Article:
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Car Insurance and Your Credit Score Rapid City SD

Your credit score is used by car insurance companies to determine what you pay. It's important to know your score before you shop for insurance. It's easily possible that someone who has never had an accident and never filed a claim could pay up to three times as much for insurance as another similar customer with an identical vehicle โ€” because of differences in credit scores.

Allstate Auto Insurance
(888) 355-7971
822 Main St
Rapid City, SD
Description
Safe Drivers Save 45% or more on Auto Insurance. Call Allstate Now!
Phone Hours
SUN - SAT 12:00AM - 12:00AM

Shobe Insurance Agency Inc - State Farm Insurance Agent
(605) 348-0467
2144 Jackson Boulevard Ste 1
Rapid City, SD
 
Brown- William H - State Farm Insurance Agent
(605) 348-2525
527 Kansas City Street
Rapid City, SD
 
Mike Tysdal Ins Agcy Inc - State Farm Insurance Agent
(605) 342-1827
803 Saint Joseph Street
Rapid City, SD
 
Matthew D McCormick Ins Ag Inc - State Farm Insurance Agent
(605) 348-0464
1375 North Lacrosse Street Ste 2
Rapid City, SD
 
Alexander- Rodney J - State Farm Insurance Agent
(605) 348-0800
27 B Baken Park Shopping Centre
Rapid City, SD
 
Andrew A Ainslie Ins Agcy Inc - State Farm Insurance Agent
(605) 348-3338
2720 West Main Street Ste 1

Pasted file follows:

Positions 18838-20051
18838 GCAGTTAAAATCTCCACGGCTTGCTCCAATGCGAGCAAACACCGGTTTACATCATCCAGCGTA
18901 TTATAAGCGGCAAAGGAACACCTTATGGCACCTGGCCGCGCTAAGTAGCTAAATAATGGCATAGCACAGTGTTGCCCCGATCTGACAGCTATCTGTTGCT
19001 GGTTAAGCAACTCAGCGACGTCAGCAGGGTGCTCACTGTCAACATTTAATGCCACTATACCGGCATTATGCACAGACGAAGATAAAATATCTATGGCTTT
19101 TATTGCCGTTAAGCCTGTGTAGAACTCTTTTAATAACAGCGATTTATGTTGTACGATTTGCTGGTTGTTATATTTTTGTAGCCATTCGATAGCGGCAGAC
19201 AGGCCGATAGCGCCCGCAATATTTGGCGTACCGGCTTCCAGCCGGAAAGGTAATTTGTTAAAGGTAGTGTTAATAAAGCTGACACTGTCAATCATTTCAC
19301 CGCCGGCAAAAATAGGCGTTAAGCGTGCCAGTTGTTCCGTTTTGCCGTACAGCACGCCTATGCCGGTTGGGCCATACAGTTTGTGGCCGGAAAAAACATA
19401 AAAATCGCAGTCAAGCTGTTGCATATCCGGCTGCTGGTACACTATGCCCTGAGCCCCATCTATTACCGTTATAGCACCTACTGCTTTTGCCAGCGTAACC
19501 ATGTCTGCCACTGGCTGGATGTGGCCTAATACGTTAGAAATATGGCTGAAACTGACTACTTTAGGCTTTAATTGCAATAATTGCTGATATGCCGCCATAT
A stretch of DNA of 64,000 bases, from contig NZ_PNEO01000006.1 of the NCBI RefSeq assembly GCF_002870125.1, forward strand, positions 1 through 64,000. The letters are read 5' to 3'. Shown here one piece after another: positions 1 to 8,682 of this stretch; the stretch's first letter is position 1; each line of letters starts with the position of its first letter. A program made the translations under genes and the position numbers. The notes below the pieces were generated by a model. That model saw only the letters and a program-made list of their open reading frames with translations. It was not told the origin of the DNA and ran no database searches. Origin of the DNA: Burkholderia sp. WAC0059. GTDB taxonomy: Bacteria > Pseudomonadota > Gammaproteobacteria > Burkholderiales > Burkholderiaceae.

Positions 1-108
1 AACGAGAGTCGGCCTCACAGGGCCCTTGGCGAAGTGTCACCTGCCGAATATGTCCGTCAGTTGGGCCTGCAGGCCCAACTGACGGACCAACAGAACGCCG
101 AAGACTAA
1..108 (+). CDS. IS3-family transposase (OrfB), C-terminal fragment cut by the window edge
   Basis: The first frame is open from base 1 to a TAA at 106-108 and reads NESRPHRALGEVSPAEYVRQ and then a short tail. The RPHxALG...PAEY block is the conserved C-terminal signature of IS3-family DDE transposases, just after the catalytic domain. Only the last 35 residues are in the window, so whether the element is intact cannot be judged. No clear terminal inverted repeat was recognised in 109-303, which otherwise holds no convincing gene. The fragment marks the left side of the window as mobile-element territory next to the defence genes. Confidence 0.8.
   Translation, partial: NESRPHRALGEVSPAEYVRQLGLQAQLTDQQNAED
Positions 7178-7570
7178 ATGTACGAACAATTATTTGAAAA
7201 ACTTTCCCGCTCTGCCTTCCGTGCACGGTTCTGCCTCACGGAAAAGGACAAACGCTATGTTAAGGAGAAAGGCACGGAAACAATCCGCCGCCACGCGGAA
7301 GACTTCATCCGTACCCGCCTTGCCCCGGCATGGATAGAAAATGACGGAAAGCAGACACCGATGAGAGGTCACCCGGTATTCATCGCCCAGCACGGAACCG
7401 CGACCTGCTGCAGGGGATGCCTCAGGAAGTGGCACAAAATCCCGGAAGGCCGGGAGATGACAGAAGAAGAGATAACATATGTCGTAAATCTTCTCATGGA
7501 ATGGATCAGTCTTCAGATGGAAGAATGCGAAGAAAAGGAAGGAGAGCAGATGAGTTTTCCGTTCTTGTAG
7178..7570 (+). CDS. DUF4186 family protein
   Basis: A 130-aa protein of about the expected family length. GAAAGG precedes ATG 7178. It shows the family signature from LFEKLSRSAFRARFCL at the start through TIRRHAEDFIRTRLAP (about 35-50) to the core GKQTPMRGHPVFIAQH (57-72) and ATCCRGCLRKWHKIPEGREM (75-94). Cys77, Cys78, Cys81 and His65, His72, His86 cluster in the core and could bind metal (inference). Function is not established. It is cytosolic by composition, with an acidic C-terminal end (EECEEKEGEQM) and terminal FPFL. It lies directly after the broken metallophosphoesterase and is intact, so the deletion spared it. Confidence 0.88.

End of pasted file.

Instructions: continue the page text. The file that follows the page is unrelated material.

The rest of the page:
Rapid City, SD
 
State Farm Insurance
(605) 248-0800
27 Baken Park Shopping
Rapid City, SD
 
Carlson- Scott A
(605) 342-0188
1375 N Lacrosse St
Rapid City, SD
 
Geico Insurance
(605) 923-4905
220 Frontage Rd
Box Elder, SD
 

Car Insurance and Your Credit Score

Many car insurance companies now use your credit score to determine what you pay. Why? Because they say studies show that customers with poor credit histories are more likely to be in accidents and file claims. They claim that customers with bad scores are higher risks and it's only fair that those customers pay more for their policies.

Insurance regulations in many states now allow this practice, although regulatory administrators admit they don't understand the connection between credit scores and car accident claims.

It's easily possible that someone who has never had an accident and never filed a claim could pay up to three times as much for insurance as another similar customer with an identical vehicle โ€” because of differences in credit scores.

How does it work?
Insurance companies use a secret formula to calculate a customer's "insurance score" that is not quite the same as the more familiar FICO score from credit reporting agencies such as , Transunion, and Experian. Although the score itself may be different, the end result will nearly always be the same. If a customer has a poor FICO score, he'll almost certainly have a poor insurance score.

Companies such as Allstate charge poor-credit customers as much as three times the rate for customers with excellent credit. In fact, credit history is becoming one of the major factors, if not the major factor, in determining insurance rates.

Insurance companies want ...

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